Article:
Or by the Temple's burning splendor stole,

And on its altars lay her languid soul. Their weary sages in her court-yards laid

Once the defenders of the olive shadeNow crush'd to earth, in dreadful carnage roll'd,

Where her white pavements stream with molten gold.

Ah! then, would Pity not regard thy


As o'er the hills the burning Temple


Ah, no! no pity in the victor's breast, Had power to soothe thy raging soul to rest!

Though long he strove to quench the flaming brand,

Still it roll'd high above his pitying hand;

And now the bray of arms on armor broke,

And sire and son felt the strong sabre's stroke;

Prest to the earth, the steel-smote warriors kneel,

And greet the woes which they were doom'd to feel:

Then wild the war-cry peal'd by Judah's hills,

And stirr'd the silence of her slumb'ring rills;

And the deep glens, by Jordan's yellow


Heard the last struggles of the free and brave

Came o'er her deserts like some mournful tone

Breath'd, by a spirit, from a world unknown,

And onward passing to its destined shore,

To sink to rest, nor wake the world no


Ah, mitred Queen, whose sceptre and whose throne

Hadst made the Eastern empire all thy


How art thou fall'n!-in the dust laid low,

And all thy splendor wrapt in weeds of wo!

Thy gorgeous Temple and its towers have fell

Chaos of ruins where the pompous swell

Of arch and column, that adorn'd thy site,

Forth bodying blindness on the gazer's sight:

Ah! all is swept by the proud Roman's plough,

And now thy beauty spreads thy sainted brow:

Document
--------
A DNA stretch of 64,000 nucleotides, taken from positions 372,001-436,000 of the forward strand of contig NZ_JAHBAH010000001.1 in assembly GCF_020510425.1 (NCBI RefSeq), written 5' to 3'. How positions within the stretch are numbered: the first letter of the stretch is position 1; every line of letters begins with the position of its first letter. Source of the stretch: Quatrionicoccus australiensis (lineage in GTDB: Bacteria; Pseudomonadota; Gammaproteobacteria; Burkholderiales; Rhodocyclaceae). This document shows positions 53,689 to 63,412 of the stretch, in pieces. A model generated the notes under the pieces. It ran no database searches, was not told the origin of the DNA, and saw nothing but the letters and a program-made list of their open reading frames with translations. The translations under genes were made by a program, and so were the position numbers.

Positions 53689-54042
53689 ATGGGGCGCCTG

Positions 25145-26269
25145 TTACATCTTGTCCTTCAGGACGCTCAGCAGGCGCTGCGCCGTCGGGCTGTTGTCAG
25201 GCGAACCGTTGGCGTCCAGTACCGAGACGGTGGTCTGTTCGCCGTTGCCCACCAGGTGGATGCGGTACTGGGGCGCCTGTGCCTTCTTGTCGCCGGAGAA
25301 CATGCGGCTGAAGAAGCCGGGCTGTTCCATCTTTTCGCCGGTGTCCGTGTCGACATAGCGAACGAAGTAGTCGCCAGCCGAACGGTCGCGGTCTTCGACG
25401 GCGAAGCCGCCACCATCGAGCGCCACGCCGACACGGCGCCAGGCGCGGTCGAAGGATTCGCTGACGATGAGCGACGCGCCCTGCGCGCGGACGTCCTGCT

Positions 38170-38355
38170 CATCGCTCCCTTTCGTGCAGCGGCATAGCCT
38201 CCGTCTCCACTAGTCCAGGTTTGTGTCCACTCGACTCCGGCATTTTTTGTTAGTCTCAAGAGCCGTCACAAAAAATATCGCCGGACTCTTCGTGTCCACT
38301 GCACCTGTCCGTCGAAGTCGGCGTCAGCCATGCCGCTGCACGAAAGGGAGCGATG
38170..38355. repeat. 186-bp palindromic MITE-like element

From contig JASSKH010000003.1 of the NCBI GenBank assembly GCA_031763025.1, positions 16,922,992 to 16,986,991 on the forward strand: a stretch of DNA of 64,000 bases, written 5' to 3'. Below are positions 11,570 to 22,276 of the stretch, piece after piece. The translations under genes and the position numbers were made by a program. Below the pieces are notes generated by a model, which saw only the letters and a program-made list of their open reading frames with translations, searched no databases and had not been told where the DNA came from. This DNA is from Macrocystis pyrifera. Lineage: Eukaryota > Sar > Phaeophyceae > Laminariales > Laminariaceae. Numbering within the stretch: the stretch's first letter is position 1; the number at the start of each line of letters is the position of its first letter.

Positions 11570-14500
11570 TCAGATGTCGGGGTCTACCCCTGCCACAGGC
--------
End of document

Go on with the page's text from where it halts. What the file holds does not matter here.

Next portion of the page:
Thy jubilees are past-thy feasts are o'er

Thy altars smoke with votive gifts no more;

Nor from Samaria's hallow'd peaks arise

The smoke of fragrant incense to the skies:

No tabret pipes are heard on Zion's hill,

No browsing sheep-flocks bleat by Siloa's rill;

Nor harp at morn is heard by Kedron's wave,

Where Jewish maids of old were wont to lave

Their snow-white feet, or from her verdant side

Crop the white rose, fair Sharon's nobler pride;

No timbrel's notes break through thy marble walls,

Nor dark-ey'd maidens harp amid thy halls,

To cheer the dance with music's hallow'd swell,

Nor Israel's bards drink prescience from its spell;

Ah! all is gone, for Ruin widely, now, Lifts his grim visage o'er thy princely brow;

Nor aught remains, of all thy pride, to tell

Where once thou wast, or where thy glory fell

But yet shalt thou amid thy wastes


And clear the Night of Ages from thy skies.

JOHNSON PIERSON (Published St. Louis, 1844.)


It is mentioned by Josephus, that a short time previous to the destruction of Jerusalem by the Romans, the priests, going by night into the inner court of the temple to perform their sacred ministrations at the feast of Pentecost, felt a quaking, and heard a rushing noise, and, after that, a sound as of a great multitude saying, "Let us depart hence."

NIGHT hung on Salem's towers,

And a brooding hush profound Lay where the Roman eagle shone, High o'er the tents around.

The tents that rose by thousands

In the moonlight glimmering pale; Like the white waves of a frozen sea, Filling an Alpine vale,

And the temple's massy shadow

Fell broad, and dark, and still, In peace, as if the Holy One Yet watch'd His chosen hill.

But a fearful sound was heard
In that old fane's deepest heart,
As if mighty wings rush'd by,
And a dread voice raised the cry,
"Let us depart!"

Within the fated city

E'en then fierce discord raved, Though o'er night's heaven the comet sword

Its vengeful token waved.

There were shouts of kindred warfare

Through the dark streets ringing high, Though every sign was full which told Of the bloody vintage nigh.

Though the wild red spears and arrows
Of many a meteor host,
Went flashing o'er the holy stars,

In the sky now seen, now lost.

And that fearful sound was heard
In the Temple's deepest heart,
As if mighty wings rush'd by,
And a voice cried mournfully,
"Let us depart!"